John James Audubon Museum
“In 1930, the Henderson Audubon Society requested $100,000 from the Federal government to help construct an Audubon Museum. The Society had a large and growing collection of Audubon artifacts that needed proper housing. National interest in the works of Audubon had increased through the years and now seemed the right time to involve the government in helping preserve and promote the Audubon collection. A bill introduced in Congress to appropriate money for the Audubon project failed to pass. Undeterred, local citizens continued to raise funds for the proposed museum. By 1934, 275 acres had been acquired through donations and purchase. The goal of establishing a state park seemed possible.”
“Work began on the John James Audubon State Park on October 3, 1938. The Civil Conservation Corps (CCC) Number 1540 constructed cabins, gardens, shelter houses, picnic areas, a lake, trails, and a museum (see special note below). The Audubon Memorial Museum is an impressive structure designed as a replica of a Norman-French inn to honor Audubon’s French heritage. Architects Donald Corley representing the WPA and Barnard Stebbins of Kentucky designed the museum building. The structure has a round tower that has nesting places for birds. A cobbled courtyard with French garden graces the immediate grounds of the museum.” (“John James Audubon History.”)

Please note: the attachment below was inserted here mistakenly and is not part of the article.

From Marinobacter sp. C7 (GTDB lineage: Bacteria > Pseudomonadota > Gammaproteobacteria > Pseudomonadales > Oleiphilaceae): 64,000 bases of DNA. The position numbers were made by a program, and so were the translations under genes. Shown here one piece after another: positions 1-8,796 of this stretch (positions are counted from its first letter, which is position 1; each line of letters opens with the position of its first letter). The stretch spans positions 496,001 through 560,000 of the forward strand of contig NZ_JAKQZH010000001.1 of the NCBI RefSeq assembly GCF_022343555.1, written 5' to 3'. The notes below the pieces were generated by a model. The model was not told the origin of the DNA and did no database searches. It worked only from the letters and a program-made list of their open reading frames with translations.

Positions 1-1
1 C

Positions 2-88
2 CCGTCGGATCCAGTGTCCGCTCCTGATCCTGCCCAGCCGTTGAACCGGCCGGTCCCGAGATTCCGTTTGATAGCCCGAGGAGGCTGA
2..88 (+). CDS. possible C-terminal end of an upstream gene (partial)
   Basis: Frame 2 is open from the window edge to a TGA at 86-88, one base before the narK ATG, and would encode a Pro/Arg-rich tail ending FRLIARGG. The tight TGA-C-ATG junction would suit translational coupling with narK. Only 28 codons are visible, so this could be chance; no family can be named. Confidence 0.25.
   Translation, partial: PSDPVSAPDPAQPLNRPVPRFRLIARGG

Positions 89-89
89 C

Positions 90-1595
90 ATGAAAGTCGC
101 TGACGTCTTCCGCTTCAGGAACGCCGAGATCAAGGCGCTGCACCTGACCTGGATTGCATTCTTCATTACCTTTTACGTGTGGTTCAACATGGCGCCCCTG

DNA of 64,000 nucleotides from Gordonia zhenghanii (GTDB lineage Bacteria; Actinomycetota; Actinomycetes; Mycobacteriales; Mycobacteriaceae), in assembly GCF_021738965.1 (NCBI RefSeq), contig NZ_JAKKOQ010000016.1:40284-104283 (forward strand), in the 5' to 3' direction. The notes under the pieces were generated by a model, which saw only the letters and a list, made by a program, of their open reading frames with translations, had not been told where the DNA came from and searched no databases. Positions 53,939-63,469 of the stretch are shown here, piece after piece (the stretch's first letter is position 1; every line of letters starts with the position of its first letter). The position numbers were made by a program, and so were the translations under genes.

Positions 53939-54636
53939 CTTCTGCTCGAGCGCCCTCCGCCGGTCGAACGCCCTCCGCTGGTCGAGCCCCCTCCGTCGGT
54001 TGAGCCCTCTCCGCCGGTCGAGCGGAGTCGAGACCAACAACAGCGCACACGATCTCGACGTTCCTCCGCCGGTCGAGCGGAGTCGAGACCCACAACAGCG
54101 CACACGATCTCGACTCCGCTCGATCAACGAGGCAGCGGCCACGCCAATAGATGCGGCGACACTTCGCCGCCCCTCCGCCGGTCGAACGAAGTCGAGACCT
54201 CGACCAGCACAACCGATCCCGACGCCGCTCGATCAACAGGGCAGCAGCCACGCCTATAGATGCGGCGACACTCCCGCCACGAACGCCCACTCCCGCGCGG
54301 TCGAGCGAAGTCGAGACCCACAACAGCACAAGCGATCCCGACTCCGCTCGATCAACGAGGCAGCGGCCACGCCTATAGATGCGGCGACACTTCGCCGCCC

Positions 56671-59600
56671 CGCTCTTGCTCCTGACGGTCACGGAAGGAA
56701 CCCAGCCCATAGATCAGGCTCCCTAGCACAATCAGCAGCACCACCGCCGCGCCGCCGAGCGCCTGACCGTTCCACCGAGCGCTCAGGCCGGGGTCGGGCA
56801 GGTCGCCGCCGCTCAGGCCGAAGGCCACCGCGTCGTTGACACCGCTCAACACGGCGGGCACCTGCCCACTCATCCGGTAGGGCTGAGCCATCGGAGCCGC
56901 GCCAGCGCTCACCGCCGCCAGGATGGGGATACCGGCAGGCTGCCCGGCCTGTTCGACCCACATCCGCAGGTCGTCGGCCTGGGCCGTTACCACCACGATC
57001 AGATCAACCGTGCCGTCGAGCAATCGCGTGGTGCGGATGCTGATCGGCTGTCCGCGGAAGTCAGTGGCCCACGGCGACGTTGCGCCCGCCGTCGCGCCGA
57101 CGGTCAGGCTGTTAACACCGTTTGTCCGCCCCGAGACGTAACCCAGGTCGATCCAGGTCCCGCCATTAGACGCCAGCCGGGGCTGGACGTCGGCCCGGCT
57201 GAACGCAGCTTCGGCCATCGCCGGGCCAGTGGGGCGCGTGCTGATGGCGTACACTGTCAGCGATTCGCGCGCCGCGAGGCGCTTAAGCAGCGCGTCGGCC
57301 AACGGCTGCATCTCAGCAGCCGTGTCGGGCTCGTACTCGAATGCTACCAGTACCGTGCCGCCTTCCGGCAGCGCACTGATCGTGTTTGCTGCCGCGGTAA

National Archives and Records Administration, Records of the Work Projects Administration, Information Service, Primary File, 1936-42, Box 11, Folder 236-A. Kentucky State Parks, “John James Audubon History,” http://parks.ky.gov/parks/recreationparks/john-james/history.aspx, accessed July 24, 2014. Our Mark on This Land: A Guide to the Legacy of the Civilian Conservation Corps in America's Parks by Ren & Helen Davis (McDonald & Woodward Publishing, Granville, OH, 2011)
Project originally submitted by Brent McKee on October 27, 2014.
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